In a few weeks, Ohio will vote on not one, but two, constitutional amendments on marijuana legalization. The first, sponsored by a group of private citizens, would legalize recreational and medical marijuana. The second, sponsored by the state legislature, would constitutionally bar the first. The reason these amendments are brought to the attention of the gentle reader is not to comment on the drug war—the views of the author on which are predictable and better stated by others—but rather a few curious features.
The first of these is that the legalization amendment would also create a legal marijuana cartel. Remarkably, the owners of this cartel just so happen to be exactly the same civic-minded group as the one which sponsored the amendment! Perhaps this is not quite as outrageous as it seems at first glance, for it is understandable that those who invest large sums of money into getting an amendment on the ballot would like to see some of their expenses reimbursed. But would it not have been better to slap on a clause that obligated the legislature to pay specified funds to the sponsors, rather than screwing up the newly legalized market? Or, if that would fail due to a single-subject rule for constitutional amendments, perhaps it should just be a general rule that sponsors of successful amendments have their stated expenses reimbursed. Or, even better, skip the dead-weight loss of signature gathering, and allow anybody who posts a bond sufficient to pay for the election to propose any amendment they want.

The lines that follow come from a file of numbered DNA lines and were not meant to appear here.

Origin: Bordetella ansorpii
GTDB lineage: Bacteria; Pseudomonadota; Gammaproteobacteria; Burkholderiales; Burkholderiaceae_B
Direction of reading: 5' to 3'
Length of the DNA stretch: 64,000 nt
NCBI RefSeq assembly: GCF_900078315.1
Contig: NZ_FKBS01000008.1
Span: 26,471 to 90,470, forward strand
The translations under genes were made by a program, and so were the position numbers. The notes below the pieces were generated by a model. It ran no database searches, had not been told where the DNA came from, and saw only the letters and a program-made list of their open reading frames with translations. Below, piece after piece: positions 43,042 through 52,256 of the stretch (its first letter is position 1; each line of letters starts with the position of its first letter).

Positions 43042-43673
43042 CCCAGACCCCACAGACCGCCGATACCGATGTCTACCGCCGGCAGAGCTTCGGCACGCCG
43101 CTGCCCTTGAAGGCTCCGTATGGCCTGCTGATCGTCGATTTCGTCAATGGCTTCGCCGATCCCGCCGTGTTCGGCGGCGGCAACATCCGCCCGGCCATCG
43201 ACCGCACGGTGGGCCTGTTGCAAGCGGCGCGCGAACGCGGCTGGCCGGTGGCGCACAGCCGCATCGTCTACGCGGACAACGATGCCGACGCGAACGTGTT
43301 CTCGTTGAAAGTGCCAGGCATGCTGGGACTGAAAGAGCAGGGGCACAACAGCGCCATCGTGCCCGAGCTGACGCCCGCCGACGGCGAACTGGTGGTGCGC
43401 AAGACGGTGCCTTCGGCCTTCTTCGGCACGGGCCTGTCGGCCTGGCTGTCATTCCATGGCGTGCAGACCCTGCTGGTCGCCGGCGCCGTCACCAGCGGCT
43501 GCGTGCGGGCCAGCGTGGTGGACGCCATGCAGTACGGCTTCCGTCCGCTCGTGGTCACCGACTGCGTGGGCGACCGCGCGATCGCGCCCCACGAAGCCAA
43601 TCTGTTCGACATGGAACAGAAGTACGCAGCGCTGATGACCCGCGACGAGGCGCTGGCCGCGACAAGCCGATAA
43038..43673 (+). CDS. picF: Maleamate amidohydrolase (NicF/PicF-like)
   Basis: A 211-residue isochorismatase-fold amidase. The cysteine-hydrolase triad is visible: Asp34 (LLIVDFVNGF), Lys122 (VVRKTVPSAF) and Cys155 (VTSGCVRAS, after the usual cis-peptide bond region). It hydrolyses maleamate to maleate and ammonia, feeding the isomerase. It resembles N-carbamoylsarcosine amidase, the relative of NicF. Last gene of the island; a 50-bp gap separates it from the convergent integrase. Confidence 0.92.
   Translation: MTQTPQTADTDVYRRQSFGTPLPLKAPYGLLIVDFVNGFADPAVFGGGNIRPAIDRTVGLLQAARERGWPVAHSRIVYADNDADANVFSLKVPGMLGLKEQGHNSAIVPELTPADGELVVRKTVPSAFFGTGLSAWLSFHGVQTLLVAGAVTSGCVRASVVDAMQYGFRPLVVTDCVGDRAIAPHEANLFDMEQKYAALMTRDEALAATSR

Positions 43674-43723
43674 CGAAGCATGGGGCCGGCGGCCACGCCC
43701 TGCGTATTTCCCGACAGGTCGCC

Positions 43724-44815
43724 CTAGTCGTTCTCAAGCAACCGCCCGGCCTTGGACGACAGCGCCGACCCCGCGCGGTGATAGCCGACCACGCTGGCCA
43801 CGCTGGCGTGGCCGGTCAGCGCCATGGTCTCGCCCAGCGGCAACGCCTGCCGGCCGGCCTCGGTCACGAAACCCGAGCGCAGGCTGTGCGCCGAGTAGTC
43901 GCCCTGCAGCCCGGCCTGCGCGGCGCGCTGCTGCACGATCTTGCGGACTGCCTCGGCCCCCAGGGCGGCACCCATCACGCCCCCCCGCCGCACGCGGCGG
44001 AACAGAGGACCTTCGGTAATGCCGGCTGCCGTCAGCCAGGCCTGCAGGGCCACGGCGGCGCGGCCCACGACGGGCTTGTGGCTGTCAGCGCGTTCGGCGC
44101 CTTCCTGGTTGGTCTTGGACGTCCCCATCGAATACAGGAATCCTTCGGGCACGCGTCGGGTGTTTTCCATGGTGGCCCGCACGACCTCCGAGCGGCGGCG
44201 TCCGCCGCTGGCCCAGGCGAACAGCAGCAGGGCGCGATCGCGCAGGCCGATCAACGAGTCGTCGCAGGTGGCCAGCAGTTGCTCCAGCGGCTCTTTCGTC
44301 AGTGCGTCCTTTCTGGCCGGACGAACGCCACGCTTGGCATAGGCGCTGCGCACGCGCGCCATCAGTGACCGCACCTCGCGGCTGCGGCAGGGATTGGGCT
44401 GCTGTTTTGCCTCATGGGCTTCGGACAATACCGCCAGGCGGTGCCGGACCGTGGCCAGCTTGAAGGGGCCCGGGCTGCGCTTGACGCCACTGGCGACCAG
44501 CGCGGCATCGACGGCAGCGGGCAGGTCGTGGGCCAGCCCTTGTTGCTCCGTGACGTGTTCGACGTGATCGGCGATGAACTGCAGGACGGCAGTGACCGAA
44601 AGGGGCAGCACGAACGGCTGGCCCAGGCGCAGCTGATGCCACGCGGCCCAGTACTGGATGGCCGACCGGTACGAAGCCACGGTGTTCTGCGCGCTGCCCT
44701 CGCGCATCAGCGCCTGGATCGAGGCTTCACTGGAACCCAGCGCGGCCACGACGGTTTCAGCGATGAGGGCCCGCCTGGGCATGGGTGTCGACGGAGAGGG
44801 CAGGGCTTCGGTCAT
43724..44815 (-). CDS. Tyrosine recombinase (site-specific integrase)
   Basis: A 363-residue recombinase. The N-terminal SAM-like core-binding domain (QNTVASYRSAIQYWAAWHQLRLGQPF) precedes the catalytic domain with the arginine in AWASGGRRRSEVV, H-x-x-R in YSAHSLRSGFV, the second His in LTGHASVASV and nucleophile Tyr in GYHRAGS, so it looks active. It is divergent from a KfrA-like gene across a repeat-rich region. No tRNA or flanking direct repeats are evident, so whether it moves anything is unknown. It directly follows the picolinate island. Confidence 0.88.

The second is that both the legalization amendment and its bar appear to enjoy majority support. This is not an issue of a handful of confused people pushing both amendments over the majority line. No fewer than 56% of those polled who indicated that they would vote for the bar amendment state that they would also vote for the legalization amendment. One is unsure whether this is an example of Ilya Somin’s Rationally Ignorant Voter, Bryan Caplan’s Rationally Irrational Voter or Steven Landsburg’s Not Rationally Predictable Voter .The latter was previously touched upon here.
Finally, there is a fascinating legal question here. Each of the constitutional amendments includes specific language nullifying the other. If, as currently appears likely, both amendments pass, what happens to the Ohio constitution? Does it collapse into itself in some realization of Epimenides’s or Russell’s paradox? There is no way to decide on precedence for the usual last-in-time rule for statutory conflicts only works because legislatures pass statutes strictly sequentially. Here both amendments would have been enacted in the same instant. Are there any precedents on this?